The NFL will likely have an interesting or even distressing dilemma on its hands for Week 12, and it has nothing to do with the omnipresent specter of inclement weather in late November.
For the Sunday-Monday slate of Nov. 24-25, just a few days before the Thanksgiving holiday, there’s a good chance of Packers @ Niners — potentially the NFC Game of the Year — being relegated to second billing during the 4:25 p.m. window of games.
How would that be possible, particularly if Green Bay (currently 7-1) and San Francisco (7-0) owned combined records of 19-1 heading into this high-stakes clash?
Well, as luck (or devoid of luck) would have it, FOX TV has presumably committed to Cowboys @ Patriots serving as the national game for that day (4:25 kickoff time), meaning the No. 1 crew of Joe Buck, Troy Aikman and Erin Andrews will be in Foxborough, chronicling arguably the NFL’s most popular teams worldwide.
And given how Packers-49ers will take place on the West Coast — and not in Green Bay — the league’s hands are essentially tied for moving the game to a more exclusive time window.
In other words, unless you have NFL Red Zone, it might be implausible to catch one of the year’s showcase battles on live TV. Especially for those living in the Eastern Time Zone.
QUICK HISTORY LESSON
The NFL launched “flexible scheduling” in 2006, coinciding with the league’s new Collective Bargaining Agreement.
The rationale back then: The league wanted heightened flexibility with the season’s best matchups, possessing the power to maximize certain games for mass consumption. For example, stealthily swapping out less-flattering games in a more advantageous TV window (read: primetime).
For the ensuing years, the NFL tweaked the process even more, offering flexibility for games in the 1 and 4 p.m. windows on Sundays (after Week 10).
It’s worth noting: Primetime games on Thursday and Monday cannot be subject to flex swaps. Also, the league doesn’t move around matchups to different weekends … unless weather dictates such an extremely rare move.
(The most recent example: Back in 2017, Dolphins vs. Bucs was moved from Week 1 to Week 11, due to the effects or Hurricane Irma.)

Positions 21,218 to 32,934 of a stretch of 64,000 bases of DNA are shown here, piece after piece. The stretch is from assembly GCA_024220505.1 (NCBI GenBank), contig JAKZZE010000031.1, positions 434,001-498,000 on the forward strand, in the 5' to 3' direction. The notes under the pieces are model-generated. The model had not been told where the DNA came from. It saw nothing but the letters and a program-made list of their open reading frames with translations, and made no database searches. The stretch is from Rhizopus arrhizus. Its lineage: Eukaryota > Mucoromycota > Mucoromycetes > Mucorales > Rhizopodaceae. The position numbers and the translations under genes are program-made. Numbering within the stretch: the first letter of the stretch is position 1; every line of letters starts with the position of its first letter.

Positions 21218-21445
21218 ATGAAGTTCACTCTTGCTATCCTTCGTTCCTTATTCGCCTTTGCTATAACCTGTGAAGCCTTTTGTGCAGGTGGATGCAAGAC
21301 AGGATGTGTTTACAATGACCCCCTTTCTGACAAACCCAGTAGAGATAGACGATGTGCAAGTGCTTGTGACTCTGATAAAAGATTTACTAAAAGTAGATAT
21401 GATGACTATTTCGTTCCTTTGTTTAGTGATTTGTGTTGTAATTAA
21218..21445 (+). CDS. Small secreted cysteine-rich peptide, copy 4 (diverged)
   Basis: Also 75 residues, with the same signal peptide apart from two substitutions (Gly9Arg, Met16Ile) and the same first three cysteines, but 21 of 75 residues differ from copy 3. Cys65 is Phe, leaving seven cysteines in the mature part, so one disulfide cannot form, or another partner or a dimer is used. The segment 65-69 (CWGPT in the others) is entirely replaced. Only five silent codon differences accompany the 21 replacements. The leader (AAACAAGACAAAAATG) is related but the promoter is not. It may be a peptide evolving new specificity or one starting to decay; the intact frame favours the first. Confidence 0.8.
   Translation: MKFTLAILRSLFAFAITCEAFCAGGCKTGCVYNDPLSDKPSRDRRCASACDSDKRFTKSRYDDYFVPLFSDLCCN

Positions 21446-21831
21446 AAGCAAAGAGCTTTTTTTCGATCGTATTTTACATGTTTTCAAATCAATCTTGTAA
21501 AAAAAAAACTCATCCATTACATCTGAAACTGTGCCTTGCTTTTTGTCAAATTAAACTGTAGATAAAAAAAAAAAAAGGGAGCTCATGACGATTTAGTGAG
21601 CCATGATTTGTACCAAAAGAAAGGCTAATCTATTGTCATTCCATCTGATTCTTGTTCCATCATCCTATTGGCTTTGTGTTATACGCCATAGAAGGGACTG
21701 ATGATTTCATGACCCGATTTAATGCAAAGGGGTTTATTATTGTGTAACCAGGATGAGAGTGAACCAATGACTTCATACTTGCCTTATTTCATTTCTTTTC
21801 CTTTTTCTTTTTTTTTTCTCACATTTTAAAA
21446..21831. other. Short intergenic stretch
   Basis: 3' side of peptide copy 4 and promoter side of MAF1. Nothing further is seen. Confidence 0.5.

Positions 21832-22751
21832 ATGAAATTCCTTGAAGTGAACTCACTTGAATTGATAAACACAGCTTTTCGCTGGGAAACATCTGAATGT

In other words, flex scheduling primarily involves Sunday games … minus one notable exception that we’ll address down the page.
NBC SUNDAY NIGHT FOOTBALL
For most weeks during November and December, the NFL powers-that-be wouldn’t think twice about bumping Packers @ Niners from the 4:25 window to NBC’s Sunday Night Football — TV’s top-ranked primetime show for the last decade.
But Week 12 already has a promising matchup on the SNF docket — Seattle @ Philadelphia — featuring one of the NFL’s most popular quarterbacks (Russell Wilson), one of the highest-paid QBs (Carson Wentz) and a flagship franchise from a monster TV market in the northeast (Eagles).
Now, if the 4-4 Eagles should lose to the Bears at home this Sunday, the NFL might execute the Packers-Niners/Seahawks-Eagles swap on the fly. (The league must execute all ‘flex’ changes no less than 12 days before that kickoff.)
However, if Philly rolls to 5-4 and stays within shouting distance of Dallas (currently 4-3) in the NFC East race, league executives might be leery of dropping the Eagles and Seahawks — two playoff contenders — from the prime-time slate..
On the flip side, the Packers have Aaron Rodgers (first-half MVP candidate: 2,324 yards passing, 17 TDs) piloting their robust offense (7th overall in scoring) … and the 49ers boast top-3 rankings for both scoring defense (2nd overall) and scoring offense (3rd overall).
XMAS SATURDAY: CHOOSE YOUR OWN ADVENTURE
For the first time ever, excluding games played on Christmas Eve, the NFL will offer a flex-time triple-header on the Saturday of Week 16 (Dec. 21).
Here are the five candidates for the Saturday trio of nationally televised outings:
DETROIT (3-3-1) @ DENVER (2-6)
L.A. RAMS (5-3) @ SAN FRANCISCO (7-0)
BUFFALO (5-2) @ NEW ENGLAND (8-0)
HOUSTON (5-3) @ TAMPA BAY (2-5)
OAKLAND (3-4) @ L.A. CHARGERS (3-5)
For starters, let’s safely assume that Rams-Niners and Bills-Patriots make the cut, given the winning records for all.
This leaves Lions-Broncos, Texans-Buccaneers and Raiders-Chargers fighting it out for the third spot.
And since the NFL must make a decision in the near future, it’s imperative for the Broncos, Bucs and Chargers to creep closer to .500, or risk quietly falling back into the normal slate of Sunday games (Dec. 22).
Assuming all three home teams don’t fall completely off the map, weather could play a huge role in choosing the tripleheader.
**If the league wants sunshine and high scoring (fantasy owners playing for titles that week would be grateful), you can’t go wrong with central Florida or southern California.
**But if the NFL covets an unpredictable affair — with potential playoff ramifications for the Lions — potentially buried in the Colorado snow, then Detroit-Denver makes the most sense.